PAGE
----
A woman I met through my volunteer disk jockey stint at a radio station invited me to meet up with a friend of hers who (like her) was a musician. The three of us got pretty drunk on cheap wine in the Pioneer Cemetary across the street from MacArthur Court. He was the bassist for a band that played surf music, both covers and originals, and when I saw them at the next opportunity, they were incredibly good. And The Surf Trio got me started on a path that — once I got back into programming in the early ’90s — proved fruitful for some time.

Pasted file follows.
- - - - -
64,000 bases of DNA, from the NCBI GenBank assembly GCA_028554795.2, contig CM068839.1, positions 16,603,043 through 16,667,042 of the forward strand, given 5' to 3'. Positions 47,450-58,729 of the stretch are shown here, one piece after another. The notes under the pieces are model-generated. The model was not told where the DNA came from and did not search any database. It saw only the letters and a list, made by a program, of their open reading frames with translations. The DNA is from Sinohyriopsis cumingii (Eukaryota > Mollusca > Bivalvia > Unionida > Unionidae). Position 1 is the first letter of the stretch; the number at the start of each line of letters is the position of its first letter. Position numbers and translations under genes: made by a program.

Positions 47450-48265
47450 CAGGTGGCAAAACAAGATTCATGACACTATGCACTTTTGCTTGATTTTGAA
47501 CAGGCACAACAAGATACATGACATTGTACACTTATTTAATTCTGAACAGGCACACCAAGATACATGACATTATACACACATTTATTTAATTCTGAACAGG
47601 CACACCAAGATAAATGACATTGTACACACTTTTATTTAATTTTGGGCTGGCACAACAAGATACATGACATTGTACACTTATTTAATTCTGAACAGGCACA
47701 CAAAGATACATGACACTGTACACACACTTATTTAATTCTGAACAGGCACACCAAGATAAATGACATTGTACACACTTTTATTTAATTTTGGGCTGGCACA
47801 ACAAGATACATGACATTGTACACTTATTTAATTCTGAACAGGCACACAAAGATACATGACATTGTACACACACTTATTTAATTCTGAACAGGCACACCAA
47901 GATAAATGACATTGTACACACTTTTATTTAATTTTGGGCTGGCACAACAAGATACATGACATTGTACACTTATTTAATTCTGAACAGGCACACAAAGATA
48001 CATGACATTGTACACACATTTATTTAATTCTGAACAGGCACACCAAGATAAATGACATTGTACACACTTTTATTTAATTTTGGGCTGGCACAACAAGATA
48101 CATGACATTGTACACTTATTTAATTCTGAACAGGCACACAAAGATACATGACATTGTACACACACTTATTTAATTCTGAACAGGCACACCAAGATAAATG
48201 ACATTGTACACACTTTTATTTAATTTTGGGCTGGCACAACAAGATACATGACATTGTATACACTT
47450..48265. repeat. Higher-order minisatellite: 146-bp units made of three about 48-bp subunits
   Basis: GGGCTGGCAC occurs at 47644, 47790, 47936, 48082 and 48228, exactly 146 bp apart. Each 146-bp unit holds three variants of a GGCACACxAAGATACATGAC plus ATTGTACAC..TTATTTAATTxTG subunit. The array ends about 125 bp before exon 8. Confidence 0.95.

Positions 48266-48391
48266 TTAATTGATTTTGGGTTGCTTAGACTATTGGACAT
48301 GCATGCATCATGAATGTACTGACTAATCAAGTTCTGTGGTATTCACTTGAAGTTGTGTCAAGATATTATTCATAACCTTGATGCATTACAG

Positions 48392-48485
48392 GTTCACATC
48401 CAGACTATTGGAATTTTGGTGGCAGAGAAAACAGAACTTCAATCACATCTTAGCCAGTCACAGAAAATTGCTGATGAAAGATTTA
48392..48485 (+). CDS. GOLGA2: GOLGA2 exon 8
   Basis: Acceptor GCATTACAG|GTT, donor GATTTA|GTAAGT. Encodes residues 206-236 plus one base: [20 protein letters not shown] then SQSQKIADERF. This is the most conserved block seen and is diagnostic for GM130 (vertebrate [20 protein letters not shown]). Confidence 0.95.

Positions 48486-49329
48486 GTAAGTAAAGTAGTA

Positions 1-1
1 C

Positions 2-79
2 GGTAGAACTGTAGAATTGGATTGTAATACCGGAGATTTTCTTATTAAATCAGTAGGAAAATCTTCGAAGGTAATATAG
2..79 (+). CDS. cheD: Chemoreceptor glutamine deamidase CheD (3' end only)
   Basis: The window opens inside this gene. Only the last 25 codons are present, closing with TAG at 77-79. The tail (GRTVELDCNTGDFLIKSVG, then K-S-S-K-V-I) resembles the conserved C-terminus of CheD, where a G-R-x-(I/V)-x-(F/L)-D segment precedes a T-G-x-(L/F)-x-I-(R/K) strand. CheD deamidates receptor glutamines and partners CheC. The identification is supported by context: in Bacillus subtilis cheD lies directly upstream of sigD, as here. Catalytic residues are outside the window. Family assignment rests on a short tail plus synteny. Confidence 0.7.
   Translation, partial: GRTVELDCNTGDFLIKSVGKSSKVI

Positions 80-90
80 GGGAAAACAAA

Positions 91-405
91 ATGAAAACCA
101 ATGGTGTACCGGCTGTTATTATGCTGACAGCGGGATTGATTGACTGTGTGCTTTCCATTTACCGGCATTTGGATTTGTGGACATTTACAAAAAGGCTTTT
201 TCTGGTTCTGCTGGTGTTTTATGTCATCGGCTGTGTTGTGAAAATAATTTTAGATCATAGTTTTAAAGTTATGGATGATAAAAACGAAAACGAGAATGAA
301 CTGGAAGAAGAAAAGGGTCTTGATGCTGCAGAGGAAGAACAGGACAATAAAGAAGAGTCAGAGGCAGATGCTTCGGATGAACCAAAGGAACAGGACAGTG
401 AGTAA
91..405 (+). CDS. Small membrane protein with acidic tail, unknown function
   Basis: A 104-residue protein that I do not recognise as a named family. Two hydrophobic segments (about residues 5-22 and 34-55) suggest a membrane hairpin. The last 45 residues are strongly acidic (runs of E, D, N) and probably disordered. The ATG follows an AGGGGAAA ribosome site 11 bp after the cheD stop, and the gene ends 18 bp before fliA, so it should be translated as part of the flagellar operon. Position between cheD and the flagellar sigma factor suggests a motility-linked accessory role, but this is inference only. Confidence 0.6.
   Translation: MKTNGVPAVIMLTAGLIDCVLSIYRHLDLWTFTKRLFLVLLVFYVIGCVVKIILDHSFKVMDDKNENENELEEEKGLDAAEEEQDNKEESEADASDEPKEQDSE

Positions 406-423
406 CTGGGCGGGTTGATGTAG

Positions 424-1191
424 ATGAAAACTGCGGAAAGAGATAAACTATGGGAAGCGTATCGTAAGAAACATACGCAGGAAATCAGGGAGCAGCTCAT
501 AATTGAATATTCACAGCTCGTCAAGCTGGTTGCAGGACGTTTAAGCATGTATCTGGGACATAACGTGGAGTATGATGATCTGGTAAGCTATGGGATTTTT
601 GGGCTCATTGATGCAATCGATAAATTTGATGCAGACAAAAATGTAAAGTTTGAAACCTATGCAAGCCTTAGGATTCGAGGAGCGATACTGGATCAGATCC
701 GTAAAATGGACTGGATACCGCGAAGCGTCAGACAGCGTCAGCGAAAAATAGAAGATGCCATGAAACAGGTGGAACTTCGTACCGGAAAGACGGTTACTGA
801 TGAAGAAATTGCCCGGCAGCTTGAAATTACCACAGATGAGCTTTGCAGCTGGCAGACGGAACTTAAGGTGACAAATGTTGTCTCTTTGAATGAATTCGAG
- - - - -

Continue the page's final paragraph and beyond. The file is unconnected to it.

The best of instrumental surf guitar surpasses silence, for me, as ideal programming music. Intricate rhythms, no lyrics to distract me, it’s like spackle filling in the cracks in my concentration and smoothing out my attention, making it easier to work for hours on end without distraction (the cats are another question). For years I was able to crank out material under the influence of surf music, but sometimes I forget the lesson and try to make do with the standard contents of my music library or radio news or podcasts, and everything just falls apart.

So I’m sorry to see Bob Bogle go. He was one of the pioneers of a form I truly appreciate. He’s left a legacy of great material. Hang ten, Bob.